Even more amazing is the fact that because of the work of Jesus, believers are now part of God’s family (Romans 8:14). Our heavenly Father feels the same way about us as He does for His Son! (1 John 3:1).
We have all experienced times of exaltation on the mountain, when we have seen things from God’s perspective and have wanted to stay there. But God will never allow us to stay there. The true test of our spiritual life is in exhibiting the power to descend from the mountain. If we only have the power to go up, something is wrong. It is a wonderful thing to be on the mountain with God, but a person only gets there so that he may later go down and lift up the demon-possessed people in the valley (see Mark 9:14-18). We are not made for the mountains, for sunrises, or for the other beautiful attractions in life— those are simply intended to be moments of inspiration. We are made for the valley and the ordinary things of life, and that is where we have to prove our stamina and strength. Yet our spiritual selfishness always wants repeated moments on the mountain. We feel that we could talk and live like perfect angels, if we could only stay on the mountaintop. Those times of exaltation are exceptional and they have their meaning in our life with God, but we must beware to prevent our spiritual selfishness from wanting to make them the only time.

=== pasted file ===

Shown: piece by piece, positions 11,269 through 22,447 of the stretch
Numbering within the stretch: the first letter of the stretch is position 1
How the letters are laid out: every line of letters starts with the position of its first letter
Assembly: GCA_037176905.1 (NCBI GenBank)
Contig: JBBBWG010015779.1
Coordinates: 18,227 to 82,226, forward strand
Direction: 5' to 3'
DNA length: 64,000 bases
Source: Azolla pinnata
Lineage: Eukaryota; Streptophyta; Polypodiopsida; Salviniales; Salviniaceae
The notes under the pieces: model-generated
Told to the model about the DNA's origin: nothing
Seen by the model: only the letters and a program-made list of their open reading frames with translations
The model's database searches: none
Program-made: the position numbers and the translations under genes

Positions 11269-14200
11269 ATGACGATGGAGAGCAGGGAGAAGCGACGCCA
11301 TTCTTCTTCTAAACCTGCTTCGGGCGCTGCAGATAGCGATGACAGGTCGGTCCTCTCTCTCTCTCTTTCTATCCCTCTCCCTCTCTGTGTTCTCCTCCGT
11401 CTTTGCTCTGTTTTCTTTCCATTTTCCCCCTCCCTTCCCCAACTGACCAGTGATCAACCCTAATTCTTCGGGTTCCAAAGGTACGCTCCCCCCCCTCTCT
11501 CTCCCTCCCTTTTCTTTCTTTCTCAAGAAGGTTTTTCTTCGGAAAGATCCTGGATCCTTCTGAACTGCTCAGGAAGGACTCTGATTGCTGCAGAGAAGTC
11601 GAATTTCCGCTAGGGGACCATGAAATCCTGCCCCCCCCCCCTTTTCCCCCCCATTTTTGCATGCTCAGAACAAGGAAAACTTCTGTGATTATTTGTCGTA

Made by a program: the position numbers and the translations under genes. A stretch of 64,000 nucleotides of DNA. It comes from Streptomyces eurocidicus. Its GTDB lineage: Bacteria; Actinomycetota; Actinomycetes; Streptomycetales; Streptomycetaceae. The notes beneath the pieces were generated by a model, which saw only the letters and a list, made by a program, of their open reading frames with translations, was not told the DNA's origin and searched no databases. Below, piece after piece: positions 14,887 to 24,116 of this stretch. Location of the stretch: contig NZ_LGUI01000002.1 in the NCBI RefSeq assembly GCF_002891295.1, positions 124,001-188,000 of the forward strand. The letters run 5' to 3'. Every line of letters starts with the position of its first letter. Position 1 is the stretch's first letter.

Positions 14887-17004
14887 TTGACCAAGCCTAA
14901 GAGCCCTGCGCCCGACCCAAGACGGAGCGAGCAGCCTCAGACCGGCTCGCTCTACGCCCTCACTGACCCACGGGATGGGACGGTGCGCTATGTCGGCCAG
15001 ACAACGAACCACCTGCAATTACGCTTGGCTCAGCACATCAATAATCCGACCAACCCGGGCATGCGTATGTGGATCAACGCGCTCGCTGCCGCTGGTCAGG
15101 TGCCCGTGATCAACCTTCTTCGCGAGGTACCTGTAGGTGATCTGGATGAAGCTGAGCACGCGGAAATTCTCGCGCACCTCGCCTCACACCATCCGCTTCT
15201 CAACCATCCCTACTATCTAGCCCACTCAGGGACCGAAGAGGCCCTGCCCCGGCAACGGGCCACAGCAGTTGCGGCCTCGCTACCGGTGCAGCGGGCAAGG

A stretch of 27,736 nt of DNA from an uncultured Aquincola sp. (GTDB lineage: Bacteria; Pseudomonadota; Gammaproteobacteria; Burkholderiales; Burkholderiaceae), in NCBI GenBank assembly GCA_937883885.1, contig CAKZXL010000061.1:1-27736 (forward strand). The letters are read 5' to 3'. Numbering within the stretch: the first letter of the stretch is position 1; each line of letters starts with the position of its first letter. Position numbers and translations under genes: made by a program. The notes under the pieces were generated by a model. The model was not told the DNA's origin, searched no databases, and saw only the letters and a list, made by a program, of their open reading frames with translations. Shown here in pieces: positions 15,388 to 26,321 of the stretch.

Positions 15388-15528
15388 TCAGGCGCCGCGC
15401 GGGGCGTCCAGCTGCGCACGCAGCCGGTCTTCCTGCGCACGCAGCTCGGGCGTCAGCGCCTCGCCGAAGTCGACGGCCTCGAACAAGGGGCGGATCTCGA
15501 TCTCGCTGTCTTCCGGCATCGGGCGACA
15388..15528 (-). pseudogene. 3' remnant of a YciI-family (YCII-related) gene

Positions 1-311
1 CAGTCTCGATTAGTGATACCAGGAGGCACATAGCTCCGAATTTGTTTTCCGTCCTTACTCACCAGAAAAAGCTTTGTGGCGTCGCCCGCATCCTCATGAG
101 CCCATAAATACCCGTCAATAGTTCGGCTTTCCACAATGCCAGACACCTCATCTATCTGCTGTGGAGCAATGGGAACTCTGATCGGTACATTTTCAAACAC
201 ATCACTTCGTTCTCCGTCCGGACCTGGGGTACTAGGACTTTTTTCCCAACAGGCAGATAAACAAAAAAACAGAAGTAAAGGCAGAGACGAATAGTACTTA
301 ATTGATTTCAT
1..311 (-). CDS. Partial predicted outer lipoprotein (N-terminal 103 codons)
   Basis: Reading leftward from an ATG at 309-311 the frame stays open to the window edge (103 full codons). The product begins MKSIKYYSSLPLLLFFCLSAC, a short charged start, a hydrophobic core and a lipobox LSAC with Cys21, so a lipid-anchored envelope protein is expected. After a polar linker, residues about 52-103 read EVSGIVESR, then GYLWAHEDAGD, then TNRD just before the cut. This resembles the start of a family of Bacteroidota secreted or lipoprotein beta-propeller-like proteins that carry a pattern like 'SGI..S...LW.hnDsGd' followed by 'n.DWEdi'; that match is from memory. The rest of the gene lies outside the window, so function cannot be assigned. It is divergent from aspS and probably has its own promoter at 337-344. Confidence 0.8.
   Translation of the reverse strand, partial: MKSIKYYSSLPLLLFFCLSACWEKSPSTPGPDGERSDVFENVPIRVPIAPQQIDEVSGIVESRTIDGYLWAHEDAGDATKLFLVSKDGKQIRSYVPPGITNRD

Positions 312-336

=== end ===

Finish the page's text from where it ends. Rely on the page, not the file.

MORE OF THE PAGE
We are inclined to think that everything that happens is to be turned into useful teaching. In actual fact, it is to be turned into something even better than teaching, namely, character. The mountaintop is not meant to teach us anything, it is meant to make us something. There is a terrible trap in always asking, “What’s the use of this experience?” We can never measure spiritual matters in that way. The moments on the mountaintop are rare moments, and they are meant for something in God’s purpose.